When Lucasfilm became part of the Walt Disney Company, it sparked rampant speculation about the future of Star Wars in Disney’s theme parks. At Disney’s recent D23 Expo, one presentation confirmed future projects were on their way, but offered nothing more than tantalizing hints of things to come. As fans wait to learn more, take a look back at the original collaboration between Disney and Lucasfilm, beginning more than 25 years ago…
Archive for August, 2013
When Luke Skywalker stared out at the twin Tatooine suns at the beginning of Star Wars, he had no idea the adventure he was about to embark on, where it would take him, and what legacy he would leave behind. Little did he know he was exactly where he was supposed to be and his “first step into a larger world” was about to be taken. My name is Steve Sabellico and I work in the Business Affairs department at Lucasfilm Ltd. on productions including Star Wars: The Clone Wars, Star Wars Rebels, and a little film called Star Wars: Episode VII. Like Luke, my quest was triggered by an event — not the dropping off of droids for sale, but a delivery of a different sort.
Cue fanfare and “Main Title” theme…
In May 1974, George Lucas wrote a rough-draft script called The Star Wars. While not quite the story we would come to know three years later, it contains early strands of Star Wars‘ DNA, including the “Jedi-Bendu” and “Knights of the Sith,” eventually evolving into the space-fantasy fairy tale that would change filmmaking forever. But fans have long wondered: What would The Star Wars have looked like?
Finally, we’ll get an answer. The Star Wars will come to life via an eight-issue comic book miniseries from Dark Horse, written by J.W. Rinzler and illustrated by Mike Mayhew, with issue #1 hitting comic book shops on September 4.
StarWars.com is proud to present this exclusive preview of The Star Wars #1, featuring a first look at the issue’s stunning variant covers, interior pages, and a special trailer.
When the Special Edition of Star Wars was released in 1997, my wife and I went to the cinema to see it. I hadn’t seen the film for a few years, and it seemed like a great opportunity to view it again on the big screen.
The opening music brought a tingle of delight.
And when the Star Destroyer appeared above us on the screen, got bigger and bigger, and just kept…on…coming, I realized I was sporting a huge, goofy grin of delight. I hadn’t expected this reaction. It took me back 20 years to when my brother first took me to see Star Wars on its original release, and for the following couple of hours I was that eight-year-old boy again, marveling in wonder as I watched something that became a part of history.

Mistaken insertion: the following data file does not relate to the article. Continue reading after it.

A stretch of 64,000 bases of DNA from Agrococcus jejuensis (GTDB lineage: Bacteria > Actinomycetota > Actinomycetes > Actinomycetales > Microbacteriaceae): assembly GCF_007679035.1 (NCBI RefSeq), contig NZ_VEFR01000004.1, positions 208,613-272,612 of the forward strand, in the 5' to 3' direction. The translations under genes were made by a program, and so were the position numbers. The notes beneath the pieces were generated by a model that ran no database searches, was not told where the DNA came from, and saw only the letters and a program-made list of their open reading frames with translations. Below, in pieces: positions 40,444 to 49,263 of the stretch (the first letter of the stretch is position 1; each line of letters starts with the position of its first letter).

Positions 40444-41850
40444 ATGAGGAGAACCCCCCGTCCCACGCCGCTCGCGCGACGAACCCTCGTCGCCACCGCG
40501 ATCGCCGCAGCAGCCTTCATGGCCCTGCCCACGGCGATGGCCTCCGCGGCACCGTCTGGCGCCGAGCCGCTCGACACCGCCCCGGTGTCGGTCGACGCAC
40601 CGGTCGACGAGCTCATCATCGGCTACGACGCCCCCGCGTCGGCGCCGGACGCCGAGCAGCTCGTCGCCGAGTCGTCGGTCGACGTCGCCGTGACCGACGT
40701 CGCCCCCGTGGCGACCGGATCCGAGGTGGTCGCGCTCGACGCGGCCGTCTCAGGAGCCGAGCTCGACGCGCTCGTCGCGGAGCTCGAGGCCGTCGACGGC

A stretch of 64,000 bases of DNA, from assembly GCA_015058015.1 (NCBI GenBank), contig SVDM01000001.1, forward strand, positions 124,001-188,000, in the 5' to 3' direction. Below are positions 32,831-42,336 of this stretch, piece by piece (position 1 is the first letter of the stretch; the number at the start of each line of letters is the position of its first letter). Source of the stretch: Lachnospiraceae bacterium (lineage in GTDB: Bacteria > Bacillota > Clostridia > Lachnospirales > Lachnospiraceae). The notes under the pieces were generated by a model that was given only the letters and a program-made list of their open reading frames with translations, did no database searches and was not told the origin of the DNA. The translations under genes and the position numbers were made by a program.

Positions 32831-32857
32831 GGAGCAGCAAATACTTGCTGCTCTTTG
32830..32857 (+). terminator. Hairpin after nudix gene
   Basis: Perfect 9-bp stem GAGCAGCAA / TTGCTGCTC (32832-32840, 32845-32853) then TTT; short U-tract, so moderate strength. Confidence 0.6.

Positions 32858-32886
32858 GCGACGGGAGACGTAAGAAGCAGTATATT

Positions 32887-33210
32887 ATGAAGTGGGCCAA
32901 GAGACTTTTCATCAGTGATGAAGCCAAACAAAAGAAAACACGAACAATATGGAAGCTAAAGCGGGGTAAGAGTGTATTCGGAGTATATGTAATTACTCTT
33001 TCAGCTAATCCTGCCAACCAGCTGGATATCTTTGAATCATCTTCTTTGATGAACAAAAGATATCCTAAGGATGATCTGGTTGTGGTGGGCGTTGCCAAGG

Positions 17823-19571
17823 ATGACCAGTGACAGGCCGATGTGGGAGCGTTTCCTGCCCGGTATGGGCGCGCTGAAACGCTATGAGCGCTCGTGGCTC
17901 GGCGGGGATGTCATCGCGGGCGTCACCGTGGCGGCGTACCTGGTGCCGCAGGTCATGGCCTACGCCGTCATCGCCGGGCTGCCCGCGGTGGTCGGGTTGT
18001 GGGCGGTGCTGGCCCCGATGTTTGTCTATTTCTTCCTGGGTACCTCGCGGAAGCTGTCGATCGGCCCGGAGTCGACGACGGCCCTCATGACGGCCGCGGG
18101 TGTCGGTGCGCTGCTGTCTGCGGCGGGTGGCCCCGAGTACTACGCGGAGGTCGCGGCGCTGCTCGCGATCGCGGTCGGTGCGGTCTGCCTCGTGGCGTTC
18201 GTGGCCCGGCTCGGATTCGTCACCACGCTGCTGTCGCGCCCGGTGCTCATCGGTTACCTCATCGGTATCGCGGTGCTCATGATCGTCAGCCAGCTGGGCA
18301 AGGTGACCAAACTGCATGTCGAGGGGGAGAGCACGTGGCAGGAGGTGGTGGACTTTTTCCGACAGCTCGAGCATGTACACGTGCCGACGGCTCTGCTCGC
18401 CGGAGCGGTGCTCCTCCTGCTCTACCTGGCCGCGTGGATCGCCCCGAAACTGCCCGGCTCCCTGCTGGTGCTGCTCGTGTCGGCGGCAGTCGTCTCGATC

Neither that eight-year-old boy, nor the 28-year-old man who felt like a boy again, could have imagined that one day he would be playing in the Star Wars universe himself.
Readers of this blog will know that Jabba’s palace from Return of the Jedi is filled with several longstanding mysteries (like this one, and this one). But this year, the 30th anniversary of Episode VI, I was finally able to answer a question that had been gnawing at me since 1983. Who is Wiebba-Wiebba?
I recently revealed my discovery at Celebration Europe, as part of the Return of the Jedi Creature History panel that’s been described here. It was at the end of a panel that had spent over an hour detailing as many of the creatures created for Episode VI as possible.
I told you ’bout the dino and me. You know that we’re as close as can be. Well, here’s another clue for you all…
While no man has ever seen a dinosaur from the mesozoic era, other animals from the Star Wars universe are actually very familiar to us. The absence of Earth is an important element in Star Wars‘ status as fantasy and space opera. Jocasta Nu would say: “Earth simply does not exist.” But several elements from our own planet have nevertheless slipped into that galaxy far, far away. Indigenous lifeforms from Earth (humans for example) are one of these elements.
When I started this job, one of the first books I came across — and I was very excited about this — was a Dark Horse omnibus of a bunch of the old Marvel Star Wars comics. Come to mama, I thought gleefully as I stuck an extra copy in my bag to take home.
I suspect a lot of people would be surprised by this reaction. I know that those comic books do not have the greatest reputation among fans. But I unapologetically love them.
Insofar as there are annals of Star Wars promotional fiction, the tradition of Hasbro is truly storied.
Granted, some of that legacy is a result of inheritance — or acquisition, as it were. When Hasbro Inc. bought the toy company Kenner Products in 1991, it became heir to not just the legendary line of Star Wars action figures but of the weird and wonderful 1978 Imperial Troop Transporter pamphlet, a small storybook penned and illustrated by unknown creators chronicling the Stormtrooper attack on the Jawa sandcrawler alluded to in A New Hope (and which includes a plethora of unintentionally hilarious symbols, like ™, attached to every nameable Star Wars action figure and playset). Likewise, when Hasbro purchased Lewis Galoob Toys, Inc. in 1999, it inherited historical claim to the 1996 mini-comic — written by Ryder Windham, illustrated by Bill Hughes, and published by Dark Horse Comics — packaged with various versions of Galoob’s famous Micro Machines line tying into the Shadows of the Empire multimedia bonanza.